My roommate just got his geology degree from the U of O. In doing so he worked hard, and studied hard getting his B.S. in geology in 3 years. Impressing professors that had contacts in the mining industry. He spent about eight months unemployed looking for work and deciding if he wanted to go to grad school. Basically post college bumming around. When he decided he wanted to go to grad school he asked his professors for a letter of recommendation. Not only did he get that, they passed their impressions of him along to the people they knew in the mining industry. Now he has a job working for U.S. Gold, paying him about 70 grand a year as a starting wage to walk around northern nevada, taking rock samples, shooting rock core with an xray machine, mapping the area. They bought him a truck of his own, are paying for his cell phone bill and internet service, his meals, his lodging and 1 day of his travel time to and from eugene to elko nevada. His work schedule is 2 weeks on, 1 week off or close enough to it and that's only with a Bachelors.


My girlfriends younger sister just got a paid internship at some engineering firm making more money then my girlfriend and I combined. She's 20. My girlfriend has a master's degree in biomedical something something and a job relating to that.

It really is all about picking the right field.

My job is supposed to be paying for my college but thus far are fighting me tooth and nail on it.
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Darqcyde



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PostPosted: Thu May 19, 2011 1:31 am    Post subject: Reply with quote

mouse wrote:
ah - missed that, different modes also which could affect the results.

the distribution still interests me, given the rapid increase in college fees and the emphasis (around here, at least) on scholarships, grants and so on.

would also be interesting to see the ratio of public/private institutions - or maybe just 2 charts, one each for presidents of public and private institutions.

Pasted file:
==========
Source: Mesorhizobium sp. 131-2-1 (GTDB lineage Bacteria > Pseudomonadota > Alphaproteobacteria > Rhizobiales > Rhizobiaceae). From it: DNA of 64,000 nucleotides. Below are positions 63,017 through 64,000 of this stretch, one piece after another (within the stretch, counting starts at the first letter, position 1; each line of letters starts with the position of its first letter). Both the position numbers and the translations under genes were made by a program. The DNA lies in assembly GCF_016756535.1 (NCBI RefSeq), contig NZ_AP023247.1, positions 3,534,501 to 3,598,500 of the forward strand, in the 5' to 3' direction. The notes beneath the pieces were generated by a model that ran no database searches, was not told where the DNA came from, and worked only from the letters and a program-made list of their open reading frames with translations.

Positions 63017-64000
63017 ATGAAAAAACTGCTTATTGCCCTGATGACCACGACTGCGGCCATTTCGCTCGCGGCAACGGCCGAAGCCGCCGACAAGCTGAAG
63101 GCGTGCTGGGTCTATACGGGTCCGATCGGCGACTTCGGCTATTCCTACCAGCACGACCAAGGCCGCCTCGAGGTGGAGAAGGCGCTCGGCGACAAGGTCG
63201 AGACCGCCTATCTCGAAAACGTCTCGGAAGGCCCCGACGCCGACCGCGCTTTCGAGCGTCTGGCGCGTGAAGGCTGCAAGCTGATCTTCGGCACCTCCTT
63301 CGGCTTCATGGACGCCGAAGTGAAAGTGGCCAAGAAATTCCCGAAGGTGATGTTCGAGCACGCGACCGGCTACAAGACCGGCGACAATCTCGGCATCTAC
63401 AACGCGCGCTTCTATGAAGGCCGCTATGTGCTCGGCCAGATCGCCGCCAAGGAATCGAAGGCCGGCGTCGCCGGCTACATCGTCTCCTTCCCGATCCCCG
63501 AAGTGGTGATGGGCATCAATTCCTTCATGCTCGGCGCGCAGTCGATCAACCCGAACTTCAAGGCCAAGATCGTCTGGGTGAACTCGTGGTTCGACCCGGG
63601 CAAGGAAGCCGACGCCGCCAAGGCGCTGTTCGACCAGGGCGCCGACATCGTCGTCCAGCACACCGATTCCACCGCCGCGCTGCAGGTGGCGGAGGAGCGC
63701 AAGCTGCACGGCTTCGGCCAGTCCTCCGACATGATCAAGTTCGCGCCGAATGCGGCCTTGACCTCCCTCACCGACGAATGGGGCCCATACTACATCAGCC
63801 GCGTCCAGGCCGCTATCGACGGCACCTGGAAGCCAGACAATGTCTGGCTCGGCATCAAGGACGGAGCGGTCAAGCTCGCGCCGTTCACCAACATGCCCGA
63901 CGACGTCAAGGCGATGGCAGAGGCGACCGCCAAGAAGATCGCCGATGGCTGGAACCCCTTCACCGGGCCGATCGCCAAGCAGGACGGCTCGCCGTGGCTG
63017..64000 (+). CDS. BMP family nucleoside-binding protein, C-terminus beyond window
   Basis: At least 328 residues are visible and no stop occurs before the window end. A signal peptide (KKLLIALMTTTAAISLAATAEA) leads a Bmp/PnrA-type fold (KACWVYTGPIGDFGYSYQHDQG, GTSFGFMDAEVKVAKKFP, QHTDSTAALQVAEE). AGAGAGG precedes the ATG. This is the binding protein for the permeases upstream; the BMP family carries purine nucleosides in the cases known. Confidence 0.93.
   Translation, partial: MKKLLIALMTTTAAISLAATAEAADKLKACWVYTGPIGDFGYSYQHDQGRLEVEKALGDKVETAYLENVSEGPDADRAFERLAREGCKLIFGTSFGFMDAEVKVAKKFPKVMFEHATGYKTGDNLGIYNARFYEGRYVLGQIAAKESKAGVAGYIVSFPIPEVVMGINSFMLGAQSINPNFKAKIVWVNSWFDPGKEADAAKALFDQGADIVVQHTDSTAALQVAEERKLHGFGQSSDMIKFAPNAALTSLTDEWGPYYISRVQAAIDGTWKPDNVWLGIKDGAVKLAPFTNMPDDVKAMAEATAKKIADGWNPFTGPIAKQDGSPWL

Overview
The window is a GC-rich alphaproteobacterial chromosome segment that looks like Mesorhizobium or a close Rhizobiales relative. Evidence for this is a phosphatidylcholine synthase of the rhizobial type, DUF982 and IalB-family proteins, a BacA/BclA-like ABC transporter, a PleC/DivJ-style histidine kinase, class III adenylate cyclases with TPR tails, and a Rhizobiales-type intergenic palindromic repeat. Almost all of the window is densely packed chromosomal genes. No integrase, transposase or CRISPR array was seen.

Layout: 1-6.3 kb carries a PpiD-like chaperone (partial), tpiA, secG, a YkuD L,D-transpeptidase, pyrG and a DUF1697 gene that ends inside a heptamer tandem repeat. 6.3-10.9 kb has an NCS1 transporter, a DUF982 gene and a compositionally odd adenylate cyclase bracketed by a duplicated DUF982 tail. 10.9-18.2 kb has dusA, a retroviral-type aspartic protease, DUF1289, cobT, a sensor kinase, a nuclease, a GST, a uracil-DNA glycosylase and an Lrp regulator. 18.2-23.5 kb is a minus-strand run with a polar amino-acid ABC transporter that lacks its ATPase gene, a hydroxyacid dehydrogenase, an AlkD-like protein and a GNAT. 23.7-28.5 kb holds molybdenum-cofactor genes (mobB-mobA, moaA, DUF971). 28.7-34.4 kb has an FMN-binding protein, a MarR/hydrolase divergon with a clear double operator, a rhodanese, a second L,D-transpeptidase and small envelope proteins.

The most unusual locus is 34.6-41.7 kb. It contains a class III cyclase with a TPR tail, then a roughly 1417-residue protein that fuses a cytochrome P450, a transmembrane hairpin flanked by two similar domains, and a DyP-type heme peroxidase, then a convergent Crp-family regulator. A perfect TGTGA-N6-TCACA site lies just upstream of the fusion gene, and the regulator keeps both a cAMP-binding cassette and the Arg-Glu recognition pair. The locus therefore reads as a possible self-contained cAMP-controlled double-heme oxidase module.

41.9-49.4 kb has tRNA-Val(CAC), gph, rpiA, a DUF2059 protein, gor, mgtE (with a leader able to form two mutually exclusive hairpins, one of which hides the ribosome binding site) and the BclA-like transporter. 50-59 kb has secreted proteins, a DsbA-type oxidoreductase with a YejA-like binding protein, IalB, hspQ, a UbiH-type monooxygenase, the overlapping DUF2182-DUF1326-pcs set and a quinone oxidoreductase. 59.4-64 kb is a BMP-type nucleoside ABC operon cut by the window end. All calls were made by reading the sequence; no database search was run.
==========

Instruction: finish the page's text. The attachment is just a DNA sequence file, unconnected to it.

I was kinda interested in seeing that same kind of breakdown of public vs. private myself.
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Dogen



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PostPosted: Thu May 19, 2011 3:19 am    Post subject: Reply with quote

DeD CHiKn wrote:
My girlfriends younger sister just got a paid internship at some engineering firm making more money then my girlfriend and I combined. She's 20. My girlfriend has a master's degree in biomedical something something and a job relating to that.

It really is all about picking the right field.

I was talking to my endocrinologist about grad school, and he was really into my plan to do research, said he thought it was cool and all that and I'm like, "Yeah, and then if I ever graduate I'll make a cool $60-80k a year with a decade of education," and he's like, "Yeah, my son got his bachelor's degree in chemical engineering two years ago and makes more than I do." I was like, "I've seen your car. You're doing just fine."

But yeah... pick the right field... should've thought of that before I did this four year degree thing!
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Lasairfiona



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PostPosted: Thu May 19, 2011 7:28 am    Post subject: Reply with quote

I'd be more okay with my massive fucking debt load if they would let me handle it in a sane way. Have they ever changed the consolidation laws? I am not allowed to consolidate mine (3 or 4 lenders) which really dents my credit score.

I am really okay with kids paying for some of college - especially if they have to pay _something_ up front - it puts it into perspective when you have to do that. HOWEVER, it is so difficult to understand what the debt load is even if you didn't come from money (and then the parents pay). I certainly didn't expect... *adds...* over $400 in student loan payments a month.

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Mr_Moustache



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PostPosted: Thu May 19, 2011 11:54 am    Post subject: Reply with quote

Also, don't forget the intrinsic value of college - I don't care how much money I am going to make, but it fulfills an intellectual need. Also, here I pay double tuition, which most dutch people think is crazy. Standard tuition is 1700 euros. If i had to pay 50,000 dollars for a mediocre uni, I would probably skip it. Besides that, it pays off due to the fact that it develops research and writing skills.


I mean, college isn't just for getting a degree: for many young adults it is a crucial step towards finding a identity role to fulfill.